Much of the rail infrastructure in the UK dates back a good century or more. This leaves us with a mixed legacy of inspiring architecture but also slow journeys, limited capacity and antiquated practices.
Rickmansworth station and the line it is built on are no exception. It seems unlikely that the tight curves of the line and the short platform wedged between two bridges would have been considered if the station and line were built today. However this the legacy with which we have to live.
The whole line to Aylesbury is itself something of a peculiarity of history. Built by the Metropolitan Railway deep into rural Buckinghamshire, the quite separate Grand Central Railway arranged the share the line for its trains to travel into London. Although both companies are long gone, the relative successors of both, TfL’s Metropolitan Line and Chiltern Railways, continue to play somewhat similar roles.
We need to understand the history of the line, not just to appreciate the limits imposed on the service today but also to show that the train service Rickmansworth receives has not always been as it is today.
How Rickmansworth used to be served
Old timetables aren’t easy to come by, but those available online indicate that in the past some elements of Ricky’s train service were better than it is today:
There are fewer Marylebone trains, fewer Metropolitan Line trains and longer journey times today compared to past timetables. And of course we’ve lost the link to Watford Junction.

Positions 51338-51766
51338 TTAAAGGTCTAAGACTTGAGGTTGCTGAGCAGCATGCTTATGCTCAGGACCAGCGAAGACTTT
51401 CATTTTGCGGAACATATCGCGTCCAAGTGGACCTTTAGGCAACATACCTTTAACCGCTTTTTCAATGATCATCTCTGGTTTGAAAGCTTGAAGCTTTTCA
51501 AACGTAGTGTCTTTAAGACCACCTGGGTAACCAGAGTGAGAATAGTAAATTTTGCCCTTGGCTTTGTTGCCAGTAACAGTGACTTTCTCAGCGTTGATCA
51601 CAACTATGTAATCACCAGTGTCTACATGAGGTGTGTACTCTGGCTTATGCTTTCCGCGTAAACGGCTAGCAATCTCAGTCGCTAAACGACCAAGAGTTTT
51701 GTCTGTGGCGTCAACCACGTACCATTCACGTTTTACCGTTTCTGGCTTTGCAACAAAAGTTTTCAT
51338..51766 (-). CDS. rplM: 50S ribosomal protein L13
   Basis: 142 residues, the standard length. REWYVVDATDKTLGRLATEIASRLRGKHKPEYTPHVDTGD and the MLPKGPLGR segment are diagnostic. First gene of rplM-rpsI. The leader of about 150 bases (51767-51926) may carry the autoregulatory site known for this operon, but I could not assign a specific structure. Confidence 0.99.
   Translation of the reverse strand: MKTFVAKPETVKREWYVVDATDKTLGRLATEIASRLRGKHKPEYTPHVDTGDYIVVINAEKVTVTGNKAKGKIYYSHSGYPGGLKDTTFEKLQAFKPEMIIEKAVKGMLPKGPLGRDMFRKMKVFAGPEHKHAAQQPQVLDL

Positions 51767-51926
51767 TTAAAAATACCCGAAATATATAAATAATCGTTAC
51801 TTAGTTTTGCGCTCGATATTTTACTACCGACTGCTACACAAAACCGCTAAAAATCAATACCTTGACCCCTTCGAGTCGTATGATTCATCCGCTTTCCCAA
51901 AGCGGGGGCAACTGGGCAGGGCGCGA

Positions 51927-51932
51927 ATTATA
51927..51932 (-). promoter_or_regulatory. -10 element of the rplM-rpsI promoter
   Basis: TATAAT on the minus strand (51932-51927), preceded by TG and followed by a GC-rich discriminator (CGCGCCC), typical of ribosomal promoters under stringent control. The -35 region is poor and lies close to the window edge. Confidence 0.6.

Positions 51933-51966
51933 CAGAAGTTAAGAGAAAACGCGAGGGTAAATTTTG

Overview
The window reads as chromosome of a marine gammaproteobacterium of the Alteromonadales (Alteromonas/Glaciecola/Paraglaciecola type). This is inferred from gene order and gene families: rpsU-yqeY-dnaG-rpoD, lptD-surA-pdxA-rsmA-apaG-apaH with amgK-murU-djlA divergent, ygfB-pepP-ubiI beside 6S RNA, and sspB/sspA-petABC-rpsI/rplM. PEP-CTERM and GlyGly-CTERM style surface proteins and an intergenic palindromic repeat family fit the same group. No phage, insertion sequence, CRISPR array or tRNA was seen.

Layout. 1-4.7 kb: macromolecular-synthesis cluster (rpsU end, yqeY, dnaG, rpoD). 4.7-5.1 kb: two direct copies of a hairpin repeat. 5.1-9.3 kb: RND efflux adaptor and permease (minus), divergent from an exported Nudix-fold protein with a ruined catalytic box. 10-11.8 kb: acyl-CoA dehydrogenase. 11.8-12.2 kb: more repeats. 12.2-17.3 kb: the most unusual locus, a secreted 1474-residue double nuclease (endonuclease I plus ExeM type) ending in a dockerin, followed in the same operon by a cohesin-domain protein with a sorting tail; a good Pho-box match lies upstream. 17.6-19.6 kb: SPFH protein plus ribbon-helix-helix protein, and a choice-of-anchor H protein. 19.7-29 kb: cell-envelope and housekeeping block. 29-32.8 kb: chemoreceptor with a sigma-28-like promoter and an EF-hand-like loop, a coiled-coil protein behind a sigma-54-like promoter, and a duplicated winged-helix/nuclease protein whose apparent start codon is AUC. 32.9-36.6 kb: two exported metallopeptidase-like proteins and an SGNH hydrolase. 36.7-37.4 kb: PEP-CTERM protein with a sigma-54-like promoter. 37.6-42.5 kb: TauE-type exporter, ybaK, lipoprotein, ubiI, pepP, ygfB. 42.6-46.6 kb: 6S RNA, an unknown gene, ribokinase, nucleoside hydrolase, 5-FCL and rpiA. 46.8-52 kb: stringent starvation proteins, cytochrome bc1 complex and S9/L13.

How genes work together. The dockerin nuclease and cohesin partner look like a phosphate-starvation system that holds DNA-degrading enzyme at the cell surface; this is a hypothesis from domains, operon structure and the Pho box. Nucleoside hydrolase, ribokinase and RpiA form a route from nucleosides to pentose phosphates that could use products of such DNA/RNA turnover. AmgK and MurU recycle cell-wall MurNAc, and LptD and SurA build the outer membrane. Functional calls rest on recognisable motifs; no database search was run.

There’s historical precedent for a better service than we receive today. As rail usage continues to rise we should be demanding more trains, more capacity and faster journeys. Not only should service match that of the past, it needs to better it.
According to Wikipedia Metropolitan Line trains ran at 70mph until the 1990s when they were reduced to 50mph to help maintain the ageing trains. The line speed was also dropped, affecting Chiltern services also. As new Metropolitan Line trains are introduced we need to push for a train and line speed increase as quickly as possible. The new trains are initially set to have a top speed of 62mph, however we should push for 70mph to be reinstated at the earliest opportunity.
Chiltern Railways services need to call at Rickmansworth station during peak periods. Without these Rickmansworth remains underserved compared to all other stations on the line, most being much smaller in size and far less used than Rickmansworth station. Chiltern don’t seem to be required to serve Rickmansworth during the peak, so an argument needs to be put to the regulatory bodies for this to be required in the future.
Still not convinced?
In part 3 we’ll be looking at how the service compares with others today and highlight some stats that will show that there’s little to inspire in the service we receive.